A Red-headed Woodpecker (Melanerpes erythrocephalus) spotted at Huntley Meadows Park, Fairfax County, Virginia USA.

I was surprised to see Mike Powell‘s car in the parking lot. Mike likes to start early and knock off by mid-afternoon. We met up and checked out one of our favorite spots. More about what we saw in a follow-up post.

A Red-headed Woodpecker (Melanerpes erythrocephalus) spotted at Huntley Meadows Park, Fairfax County, Virginia USA.

As we were walking out of the park, I thought I heard Southern Leopard Frogs trilling near the trail. Mike correctly recognized the sound as one of several Red-headed Woodpecker calls. Mike scanned the tree canopy and quickly spotted the woodpecker high overhead.

A Red-headed Woodpecker (Melanerpes erythrocephalus) spotted at Huntley Meadows Park, Fairfax County, Virginia USA.

It was nearly impossible to find an unobstructed view of the woodpecker. Fortunately a few of my shots are good enough to share. Nothing great, but hey, it’s a start!

Copyright © 2016 Walter Sanford. All rights reserved.

Wild Turkey tracks

February 5, 2016

Pattern recognition. The richness of my field experience is often the result of my ability to recognize patterns in nature. For example, while exploring a remote location in the forest at Huntley Meadows Park, I spotted a set of Wild Turkey tracks (Meleagris gallopavo).

I recognized the shape of the turkey footprints in snow as a result of a chance encounter a few years ago, when I was able to tag along with Mr. Kevin Walter — Natural Resource Specialist, U.S. Army Garrison Fort Belvoir — for part of a field survey of birds at Accotink Bay Wildlife Refuge. As we were walking along “Great Blue Heron Trail,” Kevin pointed out a fresh set of Wild Turkey tracks.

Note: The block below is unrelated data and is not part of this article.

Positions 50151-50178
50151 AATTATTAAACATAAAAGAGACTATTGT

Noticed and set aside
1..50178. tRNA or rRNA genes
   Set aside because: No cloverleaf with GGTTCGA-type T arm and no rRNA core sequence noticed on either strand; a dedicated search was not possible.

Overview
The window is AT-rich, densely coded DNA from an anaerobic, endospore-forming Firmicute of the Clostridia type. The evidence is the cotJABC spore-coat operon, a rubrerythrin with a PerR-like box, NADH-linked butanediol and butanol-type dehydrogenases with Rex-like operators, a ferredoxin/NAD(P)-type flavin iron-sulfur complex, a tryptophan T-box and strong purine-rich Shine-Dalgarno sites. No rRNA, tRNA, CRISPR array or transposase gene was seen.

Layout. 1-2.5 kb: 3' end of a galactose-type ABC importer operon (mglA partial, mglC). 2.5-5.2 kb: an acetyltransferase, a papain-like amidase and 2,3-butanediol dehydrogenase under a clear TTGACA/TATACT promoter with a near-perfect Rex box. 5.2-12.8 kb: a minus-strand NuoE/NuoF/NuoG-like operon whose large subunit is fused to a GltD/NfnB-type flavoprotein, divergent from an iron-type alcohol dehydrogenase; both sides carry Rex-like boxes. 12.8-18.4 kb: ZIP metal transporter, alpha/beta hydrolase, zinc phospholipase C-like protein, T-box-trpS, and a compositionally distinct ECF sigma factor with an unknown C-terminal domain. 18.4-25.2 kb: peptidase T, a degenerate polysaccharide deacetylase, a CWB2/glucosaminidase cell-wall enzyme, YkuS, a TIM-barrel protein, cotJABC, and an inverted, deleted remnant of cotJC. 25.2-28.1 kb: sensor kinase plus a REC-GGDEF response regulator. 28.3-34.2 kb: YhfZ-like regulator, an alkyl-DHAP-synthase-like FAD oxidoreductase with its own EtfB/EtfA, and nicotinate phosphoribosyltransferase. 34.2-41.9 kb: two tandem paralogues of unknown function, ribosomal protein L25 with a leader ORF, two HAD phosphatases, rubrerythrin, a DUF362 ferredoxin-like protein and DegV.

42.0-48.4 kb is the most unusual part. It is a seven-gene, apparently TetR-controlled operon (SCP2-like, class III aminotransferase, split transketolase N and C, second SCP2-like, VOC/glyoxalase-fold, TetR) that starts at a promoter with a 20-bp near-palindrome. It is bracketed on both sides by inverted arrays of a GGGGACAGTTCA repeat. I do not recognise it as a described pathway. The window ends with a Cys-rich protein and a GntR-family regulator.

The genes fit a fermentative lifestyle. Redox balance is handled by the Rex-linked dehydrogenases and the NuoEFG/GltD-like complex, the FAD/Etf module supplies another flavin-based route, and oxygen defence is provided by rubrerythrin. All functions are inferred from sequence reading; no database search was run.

Wild Turkey tracks (Meleagris gallopavo) spotted at Huntley Meadows Park, Fairfax County, Virginia USA.

01 FEB 2016 | Huntley Meadows Park | Wild Turkey track

Related Resource: Wild Turkey tracks, one of over 700 spottings by Geodialist on Project Noah. [Note: “Geodialist” is my username on Project Noah.]

Editor’s Note: Sincere thanks to Alonso Abugattas, Ed Eder, and Ben Jessup — a professional naturalist and two excellent amateur naturalists, respectively — for verifying my tentative field identification.

Copyright © 2016 Walter Sanford. All rights reserved.